In 2013, The New York Times reviewed the hospital bills of 100 patients stricken by an outbreak of food poisoning. The journal found that when patients were hydrated with saline – sterile salt water – they were charged 100 to 1,000 times the manufacturer’s price for the solution.
It’s worth remembering this history when looking at the dispute between two healthcare giants: Anthem, the state’s largest health insurance company, and MaineHealth, the country’s largest healthcare provider. ‘State. Last month, MaineHealth announced that Anthem had harmed Maine Medical Center, the network’s flagship hospital, a rate of $1 million per month, and Maine Med will terminate its network agreement with the insurer. at the end of the year.
In response, the Indianapolis-based Anthem accused MaineHealth of overcharging patients, citing bills that include a $136 charge for a bag of saline solution that costs the hospital about $2.
That’s mind-blowing markup, but as anyone who’s tried to make sense of a hospital bill knows, it’s neither unusual nor limited to MaineHealth. What happens is how a provider’s overhead is allocated in our fee-for-service health care system.
There’s no line on your bill for people making sure the hospital has enough bags of saline solution, that they’re properly stored, or that they’re put into your body by someone who know what they are doing. There is also no line item for the part of your bill that covers unpaid care the hospital is required to provide to people who do not have health insurance and the difference between the actual cost of a service and what the federal government pays through Medicare and Medicaid.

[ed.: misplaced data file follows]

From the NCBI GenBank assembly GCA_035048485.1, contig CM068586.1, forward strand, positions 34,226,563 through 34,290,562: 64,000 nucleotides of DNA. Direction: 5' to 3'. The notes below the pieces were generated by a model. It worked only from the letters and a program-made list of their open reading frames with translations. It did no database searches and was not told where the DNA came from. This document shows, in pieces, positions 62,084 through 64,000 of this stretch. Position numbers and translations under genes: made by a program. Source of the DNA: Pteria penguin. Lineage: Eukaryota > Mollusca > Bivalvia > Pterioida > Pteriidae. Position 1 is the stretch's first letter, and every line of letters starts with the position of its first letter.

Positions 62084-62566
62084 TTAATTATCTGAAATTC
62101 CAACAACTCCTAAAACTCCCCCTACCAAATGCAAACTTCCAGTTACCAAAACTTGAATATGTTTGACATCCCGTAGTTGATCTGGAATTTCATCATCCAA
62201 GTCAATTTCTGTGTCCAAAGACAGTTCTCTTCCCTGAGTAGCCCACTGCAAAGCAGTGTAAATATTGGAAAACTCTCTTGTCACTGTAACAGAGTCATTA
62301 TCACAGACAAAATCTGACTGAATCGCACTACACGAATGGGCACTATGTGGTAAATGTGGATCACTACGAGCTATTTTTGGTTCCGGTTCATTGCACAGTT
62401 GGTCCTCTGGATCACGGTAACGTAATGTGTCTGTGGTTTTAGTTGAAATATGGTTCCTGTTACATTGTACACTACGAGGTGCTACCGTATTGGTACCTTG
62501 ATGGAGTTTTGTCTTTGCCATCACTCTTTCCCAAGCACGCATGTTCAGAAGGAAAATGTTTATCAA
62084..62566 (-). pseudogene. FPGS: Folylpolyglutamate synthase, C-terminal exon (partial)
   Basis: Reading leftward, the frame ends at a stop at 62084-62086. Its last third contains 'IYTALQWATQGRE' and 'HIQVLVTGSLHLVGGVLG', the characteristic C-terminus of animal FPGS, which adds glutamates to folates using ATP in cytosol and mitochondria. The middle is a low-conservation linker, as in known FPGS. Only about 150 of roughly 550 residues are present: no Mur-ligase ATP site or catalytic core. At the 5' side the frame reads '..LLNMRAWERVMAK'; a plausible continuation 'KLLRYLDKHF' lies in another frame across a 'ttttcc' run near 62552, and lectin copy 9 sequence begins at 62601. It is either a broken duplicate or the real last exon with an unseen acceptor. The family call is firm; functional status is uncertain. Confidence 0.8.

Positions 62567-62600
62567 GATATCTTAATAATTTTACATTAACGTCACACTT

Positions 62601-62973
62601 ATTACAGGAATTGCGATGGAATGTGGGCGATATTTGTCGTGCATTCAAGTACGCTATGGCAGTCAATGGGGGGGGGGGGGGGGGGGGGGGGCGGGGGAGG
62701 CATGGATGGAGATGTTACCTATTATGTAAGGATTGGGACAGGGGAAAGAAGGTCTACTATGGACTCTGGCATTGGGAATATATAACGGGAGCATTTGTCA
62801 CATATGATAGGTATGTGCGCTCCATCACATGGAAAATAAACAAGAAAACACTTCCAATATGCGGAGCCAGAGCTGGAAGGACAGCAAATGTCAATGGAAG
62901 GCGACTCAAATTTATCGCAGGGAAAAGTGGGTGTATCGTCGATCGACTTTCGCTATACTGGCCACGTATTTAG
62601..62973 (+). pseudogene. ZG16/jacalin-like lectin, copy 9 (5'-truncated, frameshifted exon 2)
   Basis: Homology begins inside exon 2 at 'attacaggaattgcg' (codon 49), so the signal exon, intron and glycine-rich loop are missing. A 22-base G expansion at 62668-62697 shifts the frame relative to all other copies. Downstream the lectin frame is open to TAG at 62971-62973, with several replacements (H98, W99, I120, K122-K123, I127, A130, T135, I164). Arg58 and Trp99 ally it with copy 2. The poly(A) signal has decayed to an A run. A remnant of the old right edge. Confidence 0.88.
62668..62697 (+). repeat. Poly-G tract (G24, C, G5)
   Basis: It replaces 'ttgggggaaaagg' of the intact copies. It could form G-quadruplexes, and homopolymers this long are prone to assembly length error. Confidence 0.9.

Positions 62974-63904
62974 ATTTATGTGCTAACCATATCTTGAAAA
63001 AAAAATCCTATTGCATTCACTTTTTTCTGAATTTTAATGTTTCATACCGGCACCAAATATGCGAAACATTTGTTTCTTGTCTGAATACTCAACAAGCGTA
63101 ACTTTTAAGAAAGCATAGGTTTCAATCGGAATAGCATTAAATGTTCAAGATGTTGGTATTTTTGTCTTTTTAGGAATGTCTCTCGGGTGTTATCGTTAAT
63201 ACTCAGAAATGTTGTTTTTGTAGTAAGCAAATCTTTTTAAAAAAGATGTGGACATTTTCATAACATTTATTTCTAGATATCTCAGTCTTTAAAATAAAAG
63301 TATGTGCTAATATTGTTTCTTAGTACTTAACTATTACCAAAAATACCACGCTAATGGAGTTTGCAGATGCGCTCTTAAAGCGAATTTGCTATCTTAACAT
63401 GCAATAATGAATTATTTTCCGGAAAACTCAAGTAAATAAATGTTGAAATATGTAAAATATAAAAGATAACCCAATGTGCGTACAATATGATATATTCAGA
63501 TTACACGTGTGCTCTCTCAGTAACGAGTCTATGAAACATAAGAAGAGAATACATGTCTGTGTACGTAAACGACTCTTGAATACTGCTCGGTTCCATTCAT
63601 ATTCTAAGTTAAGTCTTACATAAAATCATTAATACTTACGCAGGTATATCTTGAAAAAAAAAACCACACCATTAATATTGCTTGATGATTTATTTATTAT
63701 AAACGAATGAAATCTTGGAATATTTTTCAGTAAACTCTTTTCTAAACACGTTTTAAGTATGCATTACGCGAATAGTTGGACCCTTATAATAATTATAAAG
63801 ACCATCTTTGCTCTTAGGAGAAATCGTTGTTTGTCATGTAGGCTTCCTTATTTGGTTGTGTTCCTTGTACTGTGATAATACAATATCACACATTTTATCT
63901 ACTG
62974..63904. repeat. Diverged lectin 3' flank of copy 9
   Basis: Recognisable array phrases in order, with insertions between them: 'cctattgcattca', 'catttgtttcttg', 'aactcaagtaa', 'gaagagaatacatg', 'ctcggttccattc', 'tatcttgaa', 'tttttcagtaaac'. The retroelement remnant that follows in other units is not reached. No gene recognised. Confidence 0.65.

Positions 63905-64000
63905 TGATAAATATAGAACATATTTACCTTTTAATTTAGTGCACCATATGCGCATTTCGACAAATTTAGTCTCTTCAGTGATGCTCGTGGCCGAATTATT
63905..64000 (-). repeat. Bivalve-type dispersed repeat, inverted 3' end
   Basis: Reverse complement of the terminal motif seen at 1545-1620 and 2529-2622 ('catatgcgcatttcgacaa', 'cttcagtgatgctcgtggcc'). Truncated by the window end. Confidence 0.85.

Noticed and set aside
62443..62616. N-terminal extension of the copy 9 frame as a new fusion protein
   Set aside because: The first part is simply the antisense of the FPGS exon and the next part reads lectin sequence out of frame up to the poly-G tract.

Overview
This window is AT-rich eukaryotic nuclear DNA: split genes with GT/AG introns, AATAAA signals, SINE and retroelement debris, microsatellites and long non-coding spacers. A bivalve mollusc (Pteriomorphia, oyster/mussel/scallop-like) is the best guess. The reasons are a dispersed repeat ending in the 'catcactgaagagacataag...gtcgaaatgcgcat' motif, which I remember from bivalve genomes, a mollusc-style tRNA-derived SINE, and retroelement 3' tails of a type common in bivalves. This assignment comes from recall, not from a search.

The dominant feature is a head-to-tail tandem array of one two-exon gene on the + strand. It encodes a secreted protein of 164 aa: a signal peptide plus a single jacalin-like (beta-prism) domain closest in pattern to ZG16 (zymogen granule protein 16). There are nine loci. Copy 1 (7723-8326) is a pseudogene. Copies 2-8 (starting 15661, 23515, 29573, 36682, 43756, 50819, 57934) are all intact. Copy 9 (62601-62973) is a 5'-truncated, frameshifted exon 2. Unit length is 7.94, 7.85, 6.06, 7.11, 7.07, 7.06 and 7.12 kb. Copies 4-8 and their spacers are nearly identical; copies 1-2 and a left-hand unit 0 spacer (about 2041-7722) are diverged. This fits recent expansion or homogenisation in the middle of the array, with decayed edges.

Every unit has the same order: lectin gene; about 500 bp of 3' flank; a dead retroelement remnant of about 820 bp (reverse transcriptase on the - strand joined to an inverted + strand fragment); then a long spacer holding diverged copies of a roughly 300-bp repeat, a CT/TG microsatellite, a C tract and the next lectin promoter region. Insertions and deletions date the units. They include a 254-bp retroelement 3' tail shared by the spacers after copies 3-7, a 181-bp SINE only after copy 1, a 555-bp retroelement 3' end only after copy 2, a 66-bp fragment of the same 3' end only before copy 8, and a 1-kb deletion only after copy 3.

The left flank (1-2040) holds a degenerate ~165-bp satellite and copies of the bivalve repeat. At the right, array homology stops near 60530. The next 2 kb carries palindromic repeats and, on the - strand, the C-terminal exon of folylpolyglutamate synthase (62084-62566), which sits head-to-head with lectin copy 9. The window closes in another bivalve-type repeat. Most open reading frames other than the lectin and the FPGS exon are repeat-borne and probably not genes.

Anthem, of course, knows all of this. But instead of negotiating a price for things like a bag of saline solution or installing a stent in a patient’s heart, the company refuses to pay its bills – and that doesn’t seem like a strategy that is limited to its operation in Maine. According to the reports:
• The Georgia State Insurance Commissioner fined Anthem $5 million in March for failing to pay suppliers in a timely manner.
• VCU Health in Richmond, Va., says Anthem owed them $385 million, or 40% of its claims.
• A federal mediator recently awarded $4.5 million to 11 Indiana hospitals after finding Anthem breached its contract by delaying payment for thousands of emergency care claims.
These cases suggest that something is going on here beyond the insurance company’s concern for the health care consumer in Maine.
Other countries regulate health care costs, but that is not how our system works. About half of the population has private insurance through work. Negotiations between providers and insurance companies are supposed to exert downward pressure on prices. Anthem may complain about the price of a bag of saline after negotiations are over, but refusing to pay claims won’t reduce the costs – it can only shift them onto someone else.
We should have a more rational system – a system where health care keeps us healthy and insurance coverage gives us peace of mind. Instead, high costs drive people away from their doctor, and insurance fails to protect them from ruinous medical bills.
MaineHealth and Anthem should settle their differences — a state as small as Maine can’t have its biggest insurer kicked out of its biggest hospital.
But as this case shows, we cannot rely on market forces to control health care costs.